Solar eclipse of March 21, 2099

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Solar eclipse of March 21, 2099
SE2099Mar21A.png
Map
Type of eclipse
NatureAnnular
Gamma-0.4016
Magnitude0.93
Maximum eclipse
Duration452 sec (7 m 32 s)
Coordinates20°S 149°W / 20°S 149°W / -20; -149
Max. width of band275 km (171 mi)
Times (UTC)
Greatest eclipse22:54:32
References
Saros131 (55 of 70)
Catalog # (SE5000)9731

An annular solar eclipse will occur on March 21, 2099. A solar eclipse occurs when the Moon passes between Earth and the Sun, thereby totally or partly obscuring the image of the Sun for a viewer on Earth. An annular solar eclipse occurs when the Moon's apparent diameter is smaller than the Sun's, blocking most of the Sun's light and causing the Sun to look like an annulus (ring). An annular eclipse appears as a partial eclipse over a region of the Earth thousands of kilometres wide.

Related eclipses[edit]

Solar eclipses 2098–2100[edit]

This eclipse is a member of a semester series. An eclipse in a semester series of solar eclipses repeats approximately every 177 days and 4 hours (a semester) at alternating nodes of the Moon's orbit.[1]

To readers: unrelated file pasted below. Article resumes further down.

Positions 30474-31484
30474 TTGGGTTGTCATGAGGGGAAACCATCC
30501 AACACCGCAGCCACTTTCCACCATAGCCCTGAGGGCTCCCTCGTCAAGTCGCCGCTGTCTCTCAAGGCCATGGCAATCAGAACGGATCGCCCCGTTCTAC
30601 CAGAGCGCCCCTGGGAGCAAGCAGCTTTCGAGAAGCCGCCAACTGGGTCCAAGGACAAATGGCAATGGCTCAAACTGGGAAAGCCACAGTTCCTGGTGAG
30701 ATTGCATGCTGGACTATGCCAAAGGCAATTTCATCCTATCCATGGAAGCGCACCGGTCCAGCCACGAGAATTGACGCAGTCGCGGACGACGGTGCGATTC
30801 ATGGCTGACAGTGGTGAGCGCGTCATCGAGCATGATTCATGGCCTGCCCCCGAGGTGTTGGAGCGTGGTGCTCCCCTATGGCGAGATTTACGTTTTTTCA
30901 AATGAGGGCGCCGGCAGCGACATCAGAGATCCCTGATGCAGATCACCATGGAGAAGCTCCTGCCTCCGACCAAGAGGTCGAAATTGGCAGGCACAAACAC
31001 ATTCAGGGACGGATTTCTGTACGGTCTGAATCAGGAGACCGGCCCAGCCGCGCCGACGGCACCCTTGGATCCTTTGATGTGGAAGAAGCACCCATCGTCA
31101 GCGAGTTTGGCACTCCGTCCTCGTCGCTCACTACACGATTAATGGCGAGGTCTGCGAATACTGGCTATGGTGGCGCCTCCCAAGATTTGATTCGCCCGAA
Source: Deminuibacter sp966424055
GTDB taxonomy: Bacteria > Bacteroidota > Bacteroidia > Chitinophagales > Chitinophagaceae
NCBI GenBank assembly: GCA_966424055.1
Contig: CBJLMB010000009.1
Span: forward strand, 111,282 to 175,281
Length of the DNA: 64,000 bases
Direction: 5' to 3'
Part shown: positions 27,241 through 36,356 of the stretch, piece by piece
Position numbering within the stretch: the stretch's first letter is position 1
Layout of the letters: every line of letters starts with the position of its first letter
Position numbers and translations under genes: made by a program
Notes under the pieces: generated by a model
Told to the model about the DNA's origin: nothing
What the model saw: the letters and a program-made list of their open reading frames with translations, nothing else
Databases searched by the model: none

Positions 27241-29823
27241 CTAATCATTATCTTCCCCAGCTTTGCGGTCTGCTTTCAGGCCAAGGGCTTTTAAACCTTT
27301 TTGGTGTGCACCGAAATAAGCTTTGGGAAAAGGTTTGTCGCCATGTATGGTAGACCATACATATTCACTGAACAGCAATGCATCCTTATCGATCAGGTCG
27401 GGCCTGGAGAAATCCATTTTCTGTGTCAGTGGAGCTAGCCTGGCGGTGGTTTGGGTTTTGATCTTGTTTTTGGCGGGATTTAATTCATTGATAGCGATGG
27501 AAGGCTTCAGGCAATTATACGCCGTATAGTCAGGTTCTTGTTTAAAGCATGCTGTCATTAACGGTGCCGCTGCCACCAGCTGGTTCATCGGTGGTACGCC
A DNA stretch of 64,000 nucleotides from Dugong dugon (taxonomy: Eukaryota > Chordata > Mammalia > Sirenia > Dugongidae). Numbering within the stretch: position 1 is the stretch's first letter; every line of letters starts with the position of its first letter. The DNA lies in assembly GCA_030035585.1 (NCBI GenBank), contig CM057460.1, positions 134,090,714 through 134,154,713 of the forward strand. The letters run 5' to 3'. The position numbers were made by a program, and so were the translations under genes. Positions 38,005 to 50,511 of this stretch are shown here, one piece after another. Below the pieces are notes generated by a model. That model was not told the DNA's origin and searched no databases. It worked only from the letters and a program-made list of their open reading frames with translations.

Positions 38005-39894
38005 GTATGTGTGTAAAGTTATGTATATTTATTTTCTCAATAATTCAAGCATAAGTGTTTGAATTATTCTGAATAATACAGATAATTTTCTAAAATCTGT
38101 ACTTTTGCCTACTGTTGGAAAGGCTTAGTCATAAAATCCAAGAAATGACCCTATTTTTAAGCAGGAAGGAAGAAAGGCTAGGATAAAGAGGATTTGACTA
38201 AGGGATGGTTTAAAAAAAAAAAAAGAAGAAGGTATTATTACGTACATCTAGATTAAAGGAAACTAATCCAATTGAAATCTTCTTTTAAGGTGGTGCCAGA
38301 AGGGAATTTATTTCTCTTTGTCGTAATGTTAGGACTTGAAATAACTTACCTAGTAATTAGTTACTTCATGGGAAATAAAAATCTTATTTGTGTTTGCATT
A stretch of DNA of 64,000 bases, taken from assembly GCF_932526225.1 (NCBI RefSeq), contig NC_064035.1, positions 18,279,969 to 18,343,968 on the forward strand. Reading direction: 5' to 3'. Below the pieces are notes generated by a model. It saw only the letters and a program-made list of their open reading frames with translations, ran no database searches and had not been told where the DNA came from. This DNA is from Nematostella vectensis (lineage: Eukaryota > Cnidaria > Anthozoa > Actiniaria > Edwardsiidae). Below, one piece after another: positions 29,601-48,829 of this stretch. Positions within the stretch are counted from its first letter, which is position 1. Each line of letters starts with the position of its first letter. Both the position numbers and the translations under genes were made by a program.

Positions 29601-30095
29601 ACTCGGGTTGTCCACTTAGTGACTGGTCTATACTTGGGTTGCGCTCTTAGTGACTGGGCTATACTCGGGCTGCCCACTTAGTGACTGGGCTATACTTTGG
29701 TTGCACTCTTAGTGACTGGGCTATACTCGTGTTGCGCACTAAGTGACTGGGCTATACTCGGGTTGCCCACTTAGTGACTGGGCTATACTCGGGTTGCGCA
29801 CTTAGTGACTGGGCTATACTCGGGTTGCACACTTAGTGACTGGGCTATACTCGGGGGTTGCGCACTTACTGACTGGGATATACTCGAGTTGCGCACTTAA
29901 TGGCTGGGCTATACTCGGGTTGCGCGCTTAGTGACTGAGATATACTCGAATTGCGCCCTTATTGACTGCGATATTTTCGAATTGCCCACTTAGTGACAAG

Inex series[edit]

This eclipse is a part of the long period inex cycle, repeating at alternating nodes, every 358 synodic months (≈ 10,571.95 days, or 29 years minus 20 days). Their appearance and longitude are irregular due to a lack of synchronization with the anomalistic month (period of perigee). However, groupings of 3 inex cycles (≈ 87 years minus 2 months) comes close (≈ 1,151.02 anomalistic months), so eclipses are similar in these groupings.

Saros 131[edit]

It is a part of Saros cycle 131, repeating every 18 years, 11 days, containing 70 events. The series started with partial solar eclipse on August 1, 1125. It contains total eclipses from March 27, 1522 through May 30, 1612 and hybrid eclipses from June 10, 1630 through July 24, 1702, and annular eclipses from August 4, 1720 through June 18, 2243. The series ends at member 70 as a partial eclipse on September 2, 2369. The longest duration of totality was only 58 seconds on May 30, 1612. All eclipses in this series occurs at the Moon’s ascending node.

Notes[edit]

  1. ^ van Gent, R.H. "Solar- and Lunar-Eclipse Predictions from Antiquity to the Present". A Catalogue of Eclipse Cycles. Utrecht University. Retrieved 6 October 2018.

References[edit]